(RNS) — As Archbishop Daniel, head of the Ukrainian Orthodox Church of the USA, watched his home country endure an invasion at the hands of Russia this week, he found himself waffling between two emotions: shock and devastation.
It’s not that he was surprised by tension between the two countries, which is long-standing. The rifts between Russia and Ukraine even extend to the religious realm: In late 2018 and early 2019, Orthodox Christians in Ukraine declared independence, or autocephaly, from the Orthodox Patriarchate in Russia. The Orthodox Church in Constantinople promptly set about recognizing the independence of the Ukrainian Orthodox Church, while Russian Orthodox leaders refused. The result: two opposing Orthodox factions in the country.
But seeing such tensions escalate to the level of armed conflict — with deadly consequences for Ukraine and its people — tore at Archbishop Daniel’s heart.
“I came to the United States of America in 1995, right after the collapse of Soviet Union,” he said Thursday (Feb. 24) in an interview for Religion News Service with Lew Nescott Jr., an independent producer covering religion and politics. “I lived through the images of tanks going through Moscow and when Soviet Union fell.
“Now, 30 years later, I am living through the images of Russian tanks going through the streets, through the sovereign borders of Ukraine,” the archbishop said.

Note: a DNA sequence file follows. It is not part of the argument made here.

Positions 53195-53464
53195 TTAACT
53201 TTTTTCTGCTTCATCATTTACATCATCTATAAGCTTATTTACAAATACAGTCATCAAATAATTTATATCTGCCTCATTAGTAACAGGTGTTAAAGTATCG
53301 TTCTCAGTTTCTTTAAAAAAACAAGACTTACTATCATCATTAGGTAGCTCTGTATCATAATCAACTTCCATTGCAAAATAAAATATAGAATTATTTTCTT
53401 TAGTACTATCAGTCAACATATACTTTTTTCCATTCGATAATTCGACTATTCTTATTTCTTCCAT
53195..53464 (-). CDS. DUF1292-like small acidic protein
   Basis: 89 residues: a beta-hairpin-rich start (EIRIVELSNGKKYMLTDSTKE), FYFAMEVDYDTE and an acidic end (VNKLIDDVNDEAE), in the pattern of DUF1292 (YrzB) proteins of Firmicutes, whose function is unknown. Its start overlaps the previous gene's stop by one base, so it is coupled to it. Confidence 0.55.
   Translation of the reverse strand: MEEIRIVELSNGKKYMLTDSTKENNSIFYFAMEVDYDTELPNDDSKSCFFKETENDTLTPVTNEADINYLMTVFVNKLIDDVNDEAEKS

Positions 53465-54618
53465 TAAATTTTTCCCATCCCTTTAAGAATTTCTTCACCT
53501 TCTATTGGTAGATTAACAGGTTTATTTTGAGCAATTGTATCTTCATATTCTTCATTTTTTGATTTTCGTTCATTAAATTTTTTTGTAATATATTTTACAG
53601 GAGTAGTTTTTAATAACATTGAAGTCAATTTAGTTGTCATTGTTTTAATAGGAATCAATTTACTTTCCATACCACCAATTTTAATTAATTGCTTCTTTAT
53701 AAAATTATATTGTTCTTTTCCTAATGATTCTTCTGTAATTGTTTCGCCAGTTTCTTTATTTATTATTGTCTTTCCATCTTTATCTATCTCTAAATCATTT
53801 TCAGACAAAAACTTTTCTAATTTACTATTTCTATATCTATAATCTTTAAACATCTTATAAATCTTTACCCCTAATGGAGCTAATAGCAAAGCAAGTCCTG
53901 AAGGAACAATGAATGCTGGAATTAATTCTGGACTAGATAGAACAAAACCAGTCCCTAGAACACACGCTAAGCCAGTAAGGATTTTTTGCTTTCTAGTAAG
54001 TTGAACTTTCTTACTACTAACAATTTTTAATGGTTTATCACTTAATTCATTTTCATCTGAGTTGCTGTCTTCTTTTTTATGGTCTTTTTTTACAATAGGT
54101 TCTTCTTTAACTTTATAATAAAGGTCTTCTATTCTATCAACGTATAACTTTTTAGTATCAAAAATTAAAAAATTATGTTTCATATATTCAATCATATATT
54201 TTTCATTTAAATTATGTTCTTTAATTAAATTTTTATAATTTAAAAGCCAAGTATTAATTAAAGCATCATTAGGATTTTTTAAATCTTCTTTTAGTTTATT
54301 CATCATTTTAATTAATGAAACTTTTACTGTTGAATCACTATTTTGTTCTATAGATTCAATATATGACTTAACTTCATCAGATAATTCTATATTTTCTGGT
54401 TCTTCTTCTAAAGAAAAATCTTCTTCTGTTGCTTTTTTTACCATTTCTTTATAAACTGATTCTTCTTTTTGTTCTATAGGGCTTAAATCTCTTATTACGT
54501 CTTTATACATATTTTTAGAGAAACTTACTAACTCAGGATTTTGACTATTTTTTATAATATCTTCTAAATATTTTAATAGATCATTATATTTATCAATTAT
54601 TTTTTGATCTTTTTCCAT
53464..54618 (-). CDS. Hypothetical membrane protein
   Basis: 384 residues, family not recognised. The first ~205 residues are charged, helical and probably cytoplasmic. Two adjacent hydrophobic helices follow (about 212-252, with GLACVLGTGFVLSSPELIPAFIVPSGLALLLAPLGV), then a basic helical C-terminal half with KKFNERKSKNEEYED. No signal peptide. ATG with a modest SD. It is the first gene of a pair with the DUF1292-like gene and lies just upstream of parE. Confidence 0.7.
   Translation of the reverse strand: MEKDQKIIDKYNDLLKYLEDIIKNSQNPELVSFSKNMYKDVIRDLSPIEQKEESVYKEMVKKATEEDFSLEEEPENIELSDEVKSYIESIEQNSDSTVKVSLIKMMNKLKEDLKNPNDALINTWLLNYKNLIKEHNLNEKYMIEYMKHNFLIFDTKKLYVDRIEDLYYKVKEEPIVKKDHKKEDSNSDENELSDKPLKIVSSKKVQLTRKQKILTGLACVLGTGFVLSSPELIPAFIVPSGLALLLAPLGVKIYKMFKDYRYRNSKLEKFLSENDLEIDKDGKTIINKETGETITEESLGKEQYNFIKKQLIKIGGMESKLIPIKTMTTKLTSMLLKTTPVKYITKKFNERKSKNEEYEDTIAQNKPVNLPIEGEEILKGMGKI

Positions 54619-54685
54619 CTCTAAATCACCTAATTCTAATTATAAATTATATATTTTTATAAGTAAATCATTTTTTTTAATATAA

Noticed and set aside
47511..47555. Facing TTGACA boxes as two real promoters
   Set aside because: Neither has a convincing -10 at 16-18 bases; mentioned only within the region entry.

The interview is below, edited for length and clarity.
You went on a pastoral visit to Kyiv the first weekend in February. It must seem like it happened a year ago.
Absolutely. When I was in Kyiv, I stayed in a hotel very close to St. Michael’s Cathedral. I recognized the balcony where CNN was doing their live shot on television — at the hotel where I stayed. I called a friend of mine who lives in a monastery, a monastic. I said, “How’s it going? What’s happening?” He sent me images of news media all over St. Michael’s monastery trying to get as much coverage as they can.
As we were talking, he said, “Can you hear it — explosions in the background?” It was probably in a proximity of a few kilometers from there, and they were able to hear them.
Being in Kyiv at the beginning of February, people were on the edge. They thought of the possibility of provocation from Russians, but nobody expected a full invasion. Now, our Western allies and intelligence from the U.S. have been saying — and in many news networks — that it’s possible, the Russians would do that. But you know, we live in the 21st century; who wants to believe that in the middle of Europe, in Ukraine, somebody will take the actions that he has taken?